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Clarence D. Chamberlin Recalls Historic Flight, Explains Why Lindbergh Beat Levine Across Atlantic
In a 1965 interview with Bill Van Dusen, Clarence Chamberlin sketched the most vivid portrait we have of Levine in the ripeness of fame, from the days leading up to his historic transatlantic flight to his portentous crash on the outskirts of Rome just a few months later.
How Levine Lost the Race Across the Atlantic
It all started when Raymond Orteig put up this $25,000 prize for the first non-stop flight from New York to Paris. This was in a period when it wasn't safe to offer an aviator $25,000 for anything.
At the time, there was no plane capable of making the flight. Mr. Bellanca [the airplane designer] and I often talked about what we could do if we had the money. The big problem was that it cost about $50,000 to build the airplane to win the $25,000 prize.
I interested the Wright Aeronautical Company in Patterson, NJ in building this new type Bellanca plane, but when it came to the Atlantic flight, someone at the board of directors meeting said, "Well, supposed you land in the middle [of the ocean]-- that won't be such a good ad." So they called the flight off.
Then Colonel Lindbergh tried to buy the airplane and fly it alone, but the Wright Company thought he should have a co-pilot and a navigator, and refused to sell it to him.
It was not until Charlie Levine came along and bought the manufacturing rights to the Columbia that we were able to go forward with the plan for the flight. It wasn't long, though, before we ran into legal difficulties. Mr. Bellanca, insisted that I be one of the pilots, but Mr. Levine was leaning towards Lloyd Bertaud and J.D. Hill.
Then someone told him that anyone with blue eyes didn't photograph well and wouldn't get any movie contracts. I had blue eyes, so Charlie definitely didn't want me. Now he wanted Bert Acosta, who was more of a dashing movie type. When Lloyd Bertaud heard about it, he got a temporary legal injunction to prevent the flight at all unless he went.
The hearing was at 10 a.m. on a certain morning. The injunction was thrown out of court, and we were free to go. But Lindbergh had taken off about 6 a.m. that same morning, and as everybody knows, he made it. …
Then the Brooklyn chamber of commerce put up $15,000 prize for the first non-stop flight between New York and Berlin, and we decided to go after that.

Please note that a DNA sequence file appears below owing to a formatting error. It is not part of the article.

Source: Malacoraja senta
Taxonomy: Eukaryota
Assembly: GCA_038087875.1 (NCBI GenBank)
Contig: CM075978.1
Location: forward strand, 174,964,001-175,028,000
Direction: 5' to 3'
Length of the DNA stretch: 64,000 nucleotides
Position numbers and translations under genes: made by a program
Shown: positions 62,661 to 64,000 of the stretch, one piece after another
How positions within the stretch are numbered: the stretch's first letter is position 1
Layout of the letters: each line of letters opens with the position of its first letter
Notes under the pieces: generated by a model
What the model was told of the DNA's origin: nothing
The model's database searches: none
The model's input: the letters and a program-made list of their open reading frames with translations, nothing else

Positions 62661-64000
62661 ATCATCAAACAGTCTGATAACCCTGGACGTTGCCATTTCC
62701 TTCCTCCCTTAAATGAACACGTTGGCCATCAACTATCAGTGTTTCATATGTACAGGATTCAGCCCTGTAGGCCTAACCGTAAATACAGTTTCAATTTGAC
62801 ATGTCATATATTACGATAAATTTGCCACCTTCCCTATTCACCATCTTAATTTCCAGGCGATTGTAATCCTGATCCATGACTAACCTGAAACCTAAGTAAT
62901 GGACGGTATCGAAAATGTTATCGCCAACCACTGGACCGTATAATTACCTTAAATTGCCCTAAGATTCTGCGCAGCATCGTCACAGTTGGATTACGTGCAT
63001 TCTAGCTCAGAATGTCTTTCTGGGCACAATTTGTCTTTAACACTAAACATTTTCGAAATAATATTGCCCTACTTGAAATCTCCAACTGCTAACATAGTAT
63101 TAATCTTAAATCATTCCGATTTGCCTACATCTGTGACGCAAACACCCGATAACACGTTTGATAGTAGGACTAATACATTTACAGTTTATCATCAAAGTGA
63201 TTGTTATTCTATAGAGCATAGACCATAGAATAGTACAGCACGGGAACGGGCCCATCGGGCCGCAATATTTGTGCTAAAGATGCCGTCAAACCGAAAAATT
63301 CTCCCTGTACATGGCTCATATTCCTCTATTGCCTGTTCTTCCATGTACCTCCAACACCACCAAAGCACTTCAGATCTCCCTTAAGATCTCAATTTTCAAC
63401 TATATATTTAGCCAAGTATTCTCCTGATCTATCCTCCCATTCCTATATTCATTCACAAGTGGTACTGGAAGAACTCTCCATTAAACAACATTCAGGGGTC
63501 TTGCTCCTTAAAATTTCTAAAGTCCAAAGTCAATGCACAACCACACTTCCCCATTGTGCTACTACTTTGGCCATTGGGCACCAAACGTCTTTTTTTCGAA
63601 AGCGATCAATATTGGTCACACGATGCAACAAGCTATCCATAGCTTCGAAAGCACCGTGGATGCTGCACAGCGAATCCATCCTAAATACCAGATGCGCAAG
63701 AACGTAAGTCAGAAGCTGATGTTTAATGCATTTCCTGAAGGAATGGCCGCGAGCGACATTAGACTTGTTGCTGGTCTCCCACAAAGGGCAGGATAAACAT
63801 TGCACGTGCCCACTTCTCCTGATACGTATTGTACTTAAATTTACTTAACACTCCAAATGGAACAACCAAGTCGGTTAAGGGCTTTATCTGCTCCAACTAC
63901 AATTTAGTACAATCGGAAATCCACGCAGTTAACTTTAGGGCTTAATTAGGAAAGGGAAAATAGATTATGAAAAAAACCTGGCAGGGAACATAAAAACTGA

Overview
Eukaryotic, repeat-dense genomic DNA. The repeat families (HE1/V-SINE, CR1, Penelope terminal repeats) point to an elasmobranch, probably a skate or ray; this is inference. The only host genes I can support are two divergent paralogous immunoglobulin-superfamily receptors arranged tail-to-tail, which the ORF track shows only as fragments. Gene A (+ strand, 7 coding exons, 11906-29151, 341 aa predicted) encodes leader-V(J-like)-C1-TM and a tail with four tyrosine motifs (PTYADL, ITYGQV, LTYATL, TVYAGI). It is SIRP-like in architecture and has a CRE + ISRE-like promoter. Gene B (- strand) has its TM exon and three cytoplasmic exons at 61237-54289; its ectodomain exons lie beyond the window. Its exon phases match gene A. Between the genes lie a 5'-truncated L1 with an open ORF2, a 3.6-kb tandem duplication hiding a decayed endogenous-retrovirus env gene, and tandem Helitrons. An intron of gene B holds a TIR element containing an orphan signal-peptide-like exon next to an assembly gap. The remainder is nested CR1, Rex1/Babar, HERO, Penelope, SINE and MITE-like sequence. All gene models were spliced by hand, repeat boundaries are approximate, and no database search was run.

By this time there had been so much adverse publicity in connection to this lawsuit and injunction and criticism of Charlie, that he said to me, "Go ahead, you pick your crew, take anyone want. I don't want anymore criticism of my handling of the flight."
Well, my first choice was Bernt Balchen, but he couldn't do it. After Balchen was ruled out, my wife said to me, "I'd rather come with you than stay home and worry." So I say, "Okay, if I can't have a really good pilot why, I'd as soon take you."
But when we told Charlie, Charlie says "If she can go, why can't I go." Well, I couldn't answer that one. He owned the airplane and was putting up the money.
A few days later, his wife became a little suspicious. And we overheard her saying "If I thought my Charlie was going on the airplane I'd burn it up." So from then on, it was a deep secret as to who would be my navigator.
On the morning of the takeoff, we were getting all set to go, when Noville drove onto the field in his Navy uniform in a taxi to watch the take off. Well, all the newspapermen thought he was the navigator, so they all rushed over to start taking his picture. So Charlie and I stood out in front of the airplane, shook hands goodbye, and then we both got in. And that was the first anybody new Charlie was going on this flight. Mrs. Levine fainted.
Well, before we got to Cape Cod the vibration from the engine on the instrument panel broke the indicator on the compass. I suggested we go back and have it repaired, but Charlie said "--And meet my wife?!" So with that, we went on.
We had a headwind for the first 1000 or 1500 miles, but the weather bureau had promised that the wind would change after we got in the middle of the ocean and we'd have a tailwind at the finish. And it worked out just as he had predicted.
As we left Newfoundland, it was a very red sunset, a really beautiful sight. The sea was full of icebergs floating from the Greenland curb. They looked like sailboats out there.
Late the second day I spotted a big ship with four smokestacks. Well, I knew that was a real transatlantic liner. I flew down low and circled the boat and found it was the Mauritania -- which Lindbergh was taking back from France to New York. Well, I wanted to go where he came from, so I came out in front, flew down the middle, out over the wake, and took a compass reading which gave me my true course, with all allowances for wind, drift, magnetic variation, and everything.
We hit Land's End in England just at sundown the end of the second day. The last thing we saw in England was Plymouth. I remember after that the clouds kept building up and we kept climbing higher and higher, until finally, we were right up about the top of our ceiling, around 20,000 feet. Now in these days, pilots take oxygen from 8,000 or 10,000 feet, but we had nothing up there and I finally started getting a bit woozy from the high altitude.
Charlie, while he never did takeoffs or landings, could hold a fairly straight course. So I told him to take it for a few minutes, and if he came to an extra high cloud bank, to circle and not go into it.
Well, we were trying to make a long distance record, and Charlie didn't want to waste any time circling. So as the clouds got higher, he kept pulling up higher and higher until we finally reached the maximum altitude it would go -- 25,000 feet.
The plane got so high, it stalled and went off into a tale spin in the dark of night at 21,000. The pedals were flying back and forth and the stick was flying all over the cockpit, the wings were fluttering. I finally got the turn stopped and got it into straight dive and gradually worked it out, but by this time, we had fallen 17,000 feet. Fortunately, we still had another 3,000 or 4,000 feet to go -- or so we thought.
When we broke out of the clouds we were 1000 feet over water. Charlie thought it was the North Sea. I had no idea where we were. But as we got lower we found we were over a river and there were mountains sticking up into the clouds all around us. A quarter mile on either side and we would have hit a mountain.